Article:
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Je ne suis pas Charlie

I haven't said much so far about the attack in Paris yesterday. Call me a contrarian, but while the rest of the West is rallying behind "free expression," I'm much more uneasy about the whole thing. Here's why...I detest anti-religious bigots just as much as people who kill in the name of religion.

Yes, we should be rallying around France today. And, absolutely, the cartoons had a right to exist. And, no, terrorists shouldn't burst into the offices of non-violent journalists and shoot. But this is not about free speech per se.

I'm aware of the long history of political and religious satire in France. Voltaire himself--I'm a huge fan--was both a harsh critic of the Church and proponent of free thought. But he also said about forgiving others with tolerance: "Qu’est-ce que la tolérance? C’est l’apanage de l’humanité. Nous sommes tous pétris de faiblesses et d’erreurs; pardonnons-nous réciproquement nos sottises, c’est la première loi de la nature." 

I spent the morning listening to a BBC interviewer trying to get Parisians to admit that perhaps Charlie Hebdo went too far...nobody would take the bait. It's a tough, complicated conversation that nobody on the street wants to attempt on-air. I'll be blunt--they were first class idiots, culturally insensitive, Islamophobic, and wrong.

But within their right to publish. There's the rub.

We want to talk about free speech, but in reality there is something else even greater...the right to be left alone. And a defender of the cartoons may say that they were aimed not at ALL believers. Just as so many anti-religious critics of faith want to say they are really against abuse, violence, and those who claim their religion is the only valid one. But how many anti-religious critics make this clear? How many of the anti-religious fail to specify who the real target is? How many religious critics are really using their mocking to complain about other things like politics or economics? The attack on Muslims is but a thinly veiled stand-in for darker themes. Bashing Muslims is like bashing puppies or children...rather than attack the roots of behavior, surface traits are easy to complain about. It's easier to complain about Islamic terror than the problems of democracy, economics, and human rights in Islamic nations.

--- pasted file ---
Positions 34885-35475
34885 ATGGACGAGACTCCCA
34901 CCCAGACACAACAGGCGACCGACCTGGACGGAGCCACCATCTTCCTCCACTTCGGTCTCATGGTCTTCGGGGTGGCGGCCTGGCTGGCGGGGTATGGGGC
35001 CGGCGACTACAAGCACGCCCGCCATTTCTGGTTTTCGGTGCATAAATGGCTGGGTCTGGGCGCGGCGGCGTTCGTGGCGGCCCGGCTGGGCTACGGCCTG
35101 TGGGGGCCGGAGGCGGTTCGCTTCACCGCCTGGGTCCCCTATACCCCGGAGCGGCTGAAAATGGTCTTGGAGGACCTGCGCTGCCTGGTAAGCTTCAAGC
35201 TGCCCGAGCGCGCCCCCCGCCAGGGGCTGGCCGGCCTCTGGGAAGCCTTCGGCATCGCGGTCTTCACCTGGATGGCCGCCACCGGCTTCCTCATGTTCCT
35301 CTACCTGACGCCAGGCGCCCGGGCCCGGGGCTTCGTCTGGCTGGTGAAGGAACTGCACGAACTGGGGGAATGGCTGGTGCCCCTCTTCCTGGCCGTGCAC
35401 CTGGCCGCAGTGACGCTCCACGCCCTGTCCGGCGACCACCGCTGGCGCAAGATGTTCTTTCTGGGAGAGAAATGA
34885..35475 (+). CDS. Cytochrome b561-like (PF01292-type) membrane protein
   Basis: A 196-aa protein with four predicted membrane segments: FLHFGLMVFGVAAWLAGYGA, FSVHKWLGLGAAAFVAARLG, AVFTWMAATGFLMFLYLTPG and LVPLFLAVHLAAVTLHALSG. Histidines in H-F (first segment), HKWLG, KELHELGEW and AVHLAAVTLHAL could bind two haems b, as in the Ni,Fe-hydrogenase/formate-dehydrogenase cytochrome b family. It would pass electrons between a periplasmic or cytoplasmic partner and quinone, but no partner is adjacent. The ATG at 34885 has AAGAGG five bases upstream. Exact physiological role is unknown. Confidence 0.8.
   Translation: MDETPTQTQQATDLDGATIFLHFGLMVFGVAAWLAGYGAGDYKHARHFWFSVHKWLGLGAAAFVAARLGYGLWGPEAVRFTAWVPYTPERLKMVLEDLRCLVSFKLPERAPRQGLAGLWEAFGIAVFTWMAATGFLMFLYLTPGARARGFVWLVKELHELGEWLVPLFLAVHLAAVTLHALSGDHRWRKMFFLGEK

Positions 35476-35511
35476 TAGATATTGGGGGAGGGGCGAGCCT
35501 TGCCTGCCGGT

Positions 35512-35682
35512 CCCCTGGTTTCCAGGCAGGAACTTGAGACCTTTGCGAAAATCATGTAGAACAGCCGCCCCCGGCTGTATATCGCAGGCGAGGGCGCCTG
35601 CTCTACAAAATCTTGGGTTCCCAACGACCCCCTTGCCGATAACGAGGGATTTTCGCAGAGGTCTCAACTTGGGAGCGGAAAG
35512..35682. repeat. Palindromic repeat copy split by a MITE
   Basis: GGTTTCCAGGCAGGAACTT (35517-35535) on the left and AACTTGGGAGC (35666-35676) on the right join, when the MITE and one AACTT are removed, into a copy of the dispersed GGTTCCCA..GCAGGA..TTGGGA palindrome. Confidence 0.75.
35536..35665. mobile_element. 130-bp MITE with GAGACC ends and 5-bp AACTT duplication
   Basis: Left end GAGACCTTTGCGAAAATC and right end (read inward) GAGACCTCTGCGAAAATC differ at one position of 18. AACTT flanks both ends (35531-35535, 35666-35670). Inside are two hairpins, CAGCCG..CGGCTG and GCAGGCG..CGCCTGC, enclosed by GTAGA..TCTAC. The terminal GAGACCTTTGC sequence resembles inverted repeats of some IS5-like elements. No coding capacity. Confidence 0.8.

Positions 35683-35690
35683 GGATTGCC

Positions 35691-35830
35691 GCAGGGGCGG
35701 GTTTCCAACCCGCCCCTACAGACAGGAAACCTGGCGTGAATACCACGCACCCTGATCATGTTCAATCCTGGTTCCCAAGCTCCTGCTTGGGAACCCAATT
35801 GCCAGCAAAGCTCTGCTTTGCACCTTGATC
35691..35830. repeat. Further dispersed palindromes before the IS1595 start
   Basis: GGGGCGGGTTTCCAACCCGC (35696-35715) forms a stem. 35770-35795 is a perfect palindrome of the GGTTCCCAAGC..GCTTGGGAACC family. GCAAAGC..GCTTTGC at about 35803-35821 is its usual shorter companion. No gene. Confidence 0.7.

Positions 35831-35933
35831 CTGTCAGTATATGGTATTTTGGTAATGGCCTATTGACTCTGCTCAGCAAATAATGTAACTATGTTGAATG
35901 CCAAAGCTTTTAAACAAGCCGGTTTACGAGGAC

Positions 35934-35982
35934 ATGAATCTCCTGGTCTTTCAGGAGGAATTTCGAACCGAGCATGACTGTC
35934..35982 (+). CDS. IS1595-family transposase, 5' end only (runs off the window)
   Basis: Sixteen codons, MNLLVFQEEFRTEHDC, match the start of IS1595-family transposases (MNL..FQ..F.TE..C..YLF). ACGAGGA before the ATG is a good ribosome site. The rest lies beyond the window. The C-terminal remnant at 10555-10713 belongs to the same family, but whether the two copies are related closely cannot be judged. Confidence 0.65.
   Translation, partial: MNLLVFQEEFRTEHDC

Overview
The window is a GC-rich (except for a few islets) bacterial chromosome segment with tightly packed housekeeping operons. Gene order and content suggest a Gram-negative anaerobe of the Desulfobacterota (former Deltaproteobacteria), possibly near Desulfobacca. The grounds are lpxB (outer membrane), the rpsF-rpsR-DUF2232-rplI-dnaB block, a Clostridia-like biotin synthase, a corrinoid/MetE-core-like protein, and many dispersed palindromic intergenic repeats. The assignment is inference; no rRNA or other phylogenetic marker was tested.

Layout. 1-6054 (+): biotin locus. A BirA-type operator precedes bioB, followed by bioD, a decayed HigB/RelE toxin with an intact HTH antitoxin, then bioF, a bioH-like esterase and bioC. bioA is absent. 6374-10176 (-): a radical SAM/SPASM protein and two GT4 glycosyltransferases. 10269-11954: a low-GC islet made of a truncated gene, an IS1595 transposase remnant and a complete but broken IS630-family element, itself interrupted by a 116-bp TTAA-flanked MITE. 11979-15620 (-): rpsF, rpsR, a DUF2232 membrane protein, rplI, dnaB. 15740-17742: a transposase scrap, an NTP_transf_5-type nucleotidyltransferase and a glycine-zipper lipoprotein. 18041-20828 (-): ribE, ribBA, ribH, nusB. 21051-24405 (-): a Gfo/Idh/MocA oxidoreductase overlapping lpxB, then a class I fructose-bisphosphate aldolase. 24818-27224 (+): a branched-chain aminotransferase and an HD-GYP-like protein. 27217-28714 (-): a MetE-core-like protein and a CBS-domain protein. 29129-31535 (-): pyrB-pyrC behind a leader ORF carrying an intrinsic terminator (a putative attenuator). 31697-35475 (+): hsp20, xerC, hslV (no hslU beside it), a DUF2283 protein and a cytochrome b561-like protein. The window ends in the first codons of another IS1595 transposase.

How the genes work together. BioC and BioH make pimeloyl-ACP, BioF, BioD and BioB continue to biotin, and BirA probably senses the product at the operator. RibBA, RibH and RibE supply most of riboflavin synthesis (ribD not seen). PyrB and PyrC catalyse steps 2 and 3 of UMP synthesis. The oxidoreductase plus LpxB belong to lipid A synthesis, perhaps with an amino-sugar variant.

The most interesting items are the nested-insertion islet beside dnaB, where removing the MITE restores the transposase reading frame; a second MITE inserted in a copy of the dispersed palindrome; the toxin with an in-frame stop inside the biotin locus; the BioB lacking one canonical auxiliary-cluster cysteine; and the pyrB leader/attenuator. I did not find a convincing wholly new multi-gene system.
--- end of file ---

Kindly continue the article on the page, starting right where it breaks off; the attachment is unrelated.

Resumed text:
Here in the United States, our political debate of the last decade is largely over the role of government and how much of a "right to be left alone" people have. Conservatives accuse nearly any government action of being too much encroachment on individuals. Liberals see the government's role as facilitating jobs, wages, food, healthcare, and clean air so that individuals may then pursue other aims.

In France, there is a right-wing trying to cleanse itself of waves of Muslim immigration. The failure to "assimilate" quickly enough, the drag of the French economy, the problems of post-Colonial worldwide political upheaval, the history of religious dominance of the political structures...it's easy for the French (or British or Germans for that matter, in their own nations) to bash Islam. And, particularly, to use the violence of political terrorism as an excuse towards xenophobia.

These are things we're not talking about post-Charlie. I am not Charlie. I do not stand with anti-religious zealots who publish inflammatory cartoons about mistreated, minority faiths. I stand with a democratic, free France that was attacked by violent radicals. But the whole thing comes out neutral in the wash.

The lesson from Charlie is don't be an idiot either way. I have a hard time rallying around that as an especially profound sentiment in a time of unfortunate loss of life.

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